thoughts on one time pads

Travis H. solinym at
Sat Jan 28 11:32:05 EST 2006

> There are various versions of getting rid of a disk file.
>   2) Zeroizing the blocks in place (followed by deletion).  This
>    is vastly better, but still not entirely secure, because there
>    are typically stray remnants of the pattern sitting "beside"
>    the nominal track, and a sufficiently-determined adversary
>    may be able to recover them.

I've discussed this before, and if you go back and read Gutmann's new
web page about remanance he says he hasn't ever seen any evidence that
anyone can recover after a single overwrite with zeroes.  For some
reason discussion of this pushes Garfinkel's buttons.

I think this is a MFM image of what you're talking about:

>   4) Half-track trashing.  This requires wizardly disk hardware,
>    which shifts the head half a track either side of nominal,
>    and *then* writes random numbers.  I might be persuaded that
>    this really gets rid of strays.

Wow, very cool idea.  I bet that'd work to recover data in some cases too.

>   5) Grinding the disk to dust.  AFAIK this is the only NSA-approved
>    method.  A suitable grinder costs about $1400.00.

What about degaussing?

Ah I had a good link a while back but lost it due to file corruption. 
Seriously :)

>    One drawback with this is that you have to destroy a whole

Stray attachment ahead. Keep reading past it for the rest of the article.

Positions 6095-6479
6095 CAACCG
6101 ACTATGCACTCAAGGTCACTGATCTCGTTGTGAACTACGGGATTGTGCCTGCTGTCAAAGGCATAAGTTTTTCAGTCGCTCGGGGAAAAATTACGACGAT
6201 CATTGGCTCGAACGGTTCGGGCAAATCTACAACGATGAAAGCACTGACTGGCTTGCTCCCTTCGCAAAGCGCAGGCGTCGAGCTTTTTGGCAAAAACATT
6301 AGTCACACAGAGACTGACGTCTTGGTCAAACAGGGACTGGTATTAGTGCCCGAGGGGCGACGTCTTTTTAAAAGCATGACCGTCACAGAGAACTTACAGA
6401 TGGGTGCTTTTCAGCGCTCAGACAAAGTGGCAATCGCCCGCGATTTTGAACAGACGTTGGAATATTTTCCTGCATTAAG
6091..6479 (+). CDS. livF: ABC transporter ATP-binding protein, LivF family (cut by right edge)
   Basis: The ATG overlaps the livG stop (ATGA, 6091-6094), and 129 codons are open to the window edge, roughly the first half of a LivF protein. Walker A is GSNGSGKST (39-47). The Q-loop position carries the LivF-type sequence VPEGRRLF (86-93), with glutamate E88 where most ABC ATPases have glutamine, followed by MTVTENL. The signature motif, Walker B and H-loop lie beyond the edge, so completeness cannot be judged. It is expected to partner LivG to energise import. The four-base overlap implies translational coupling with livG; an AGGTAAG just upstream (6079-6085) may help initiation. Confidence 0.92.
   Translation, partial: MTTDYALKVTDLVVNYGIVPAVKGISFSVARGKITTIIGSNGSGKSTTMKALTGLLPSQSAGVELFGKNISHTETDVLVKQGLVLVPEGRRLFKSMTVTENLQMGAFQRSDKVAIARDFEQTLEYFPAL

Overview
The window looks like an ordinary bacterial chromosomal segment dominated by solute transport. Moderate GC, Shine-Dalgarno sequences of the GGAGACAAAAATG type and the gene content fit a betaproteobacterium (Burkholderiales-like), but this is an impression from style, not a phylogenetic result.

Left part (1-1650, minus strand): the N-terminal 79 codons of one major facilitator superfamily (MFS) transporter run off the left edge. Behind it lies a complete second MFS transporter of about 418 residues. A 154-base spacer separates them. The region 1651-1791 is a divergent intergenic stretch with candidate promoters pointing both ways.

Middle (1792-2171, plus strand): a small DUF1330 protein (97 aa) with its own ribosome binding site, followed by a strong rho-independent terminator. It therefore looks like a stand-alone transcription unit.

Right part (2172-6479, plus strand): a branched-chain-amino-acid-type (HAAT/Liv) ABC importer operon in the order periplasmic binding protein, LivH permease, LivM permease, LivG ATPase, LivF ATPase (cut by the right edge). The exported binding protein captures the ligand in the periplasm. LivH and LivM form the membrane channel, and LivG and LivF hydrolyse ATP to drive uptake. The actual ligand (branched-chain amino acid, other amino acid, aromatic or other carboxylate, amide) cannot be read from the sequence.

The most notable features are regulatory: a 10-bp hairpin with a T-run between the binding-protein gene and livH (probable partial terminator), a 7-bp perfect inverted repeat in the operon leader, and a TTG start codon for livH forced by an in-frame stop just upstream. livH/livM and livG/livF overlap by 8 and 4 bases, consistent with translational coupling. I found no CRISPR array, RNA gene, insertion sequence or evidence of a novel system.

>    disk at a time.  That's a problem, because if you have a
>    whole disk full of daily keys, you want to destroy each
>    day's key as soon as you are through using it.  There
>    are ways around this, such as reading the disk into volatile
>    RAM and then grinding the disk ... then you just have to make
>    sure the RAM is neither more volatile nor less volatile than
>    you wanted it to be.  That is, you use the disk for *distribution*
>    but not necessarily for intermediate-term storage.

I think one solution is that whenever the pad is on disk, it is
encrypted with a strong algorithm, and only decrypted as needed. 
Assuming you use an amenable algorithm, you can overwrite that portion
of the disk after use.  Not perfect security if the attacker gets
access to the overwritten data, but it degrades into an attack on the
conventional cipher.

I wonder how remanance in flash drives fares.
"The generation of random numbers is too important to be left to chance."
  -- Robert Coveyou -><-
GPG fingerprint: 50A1 15C5 A9DE 23B9 ED98 C93E 38E9 204A 94C2 641B

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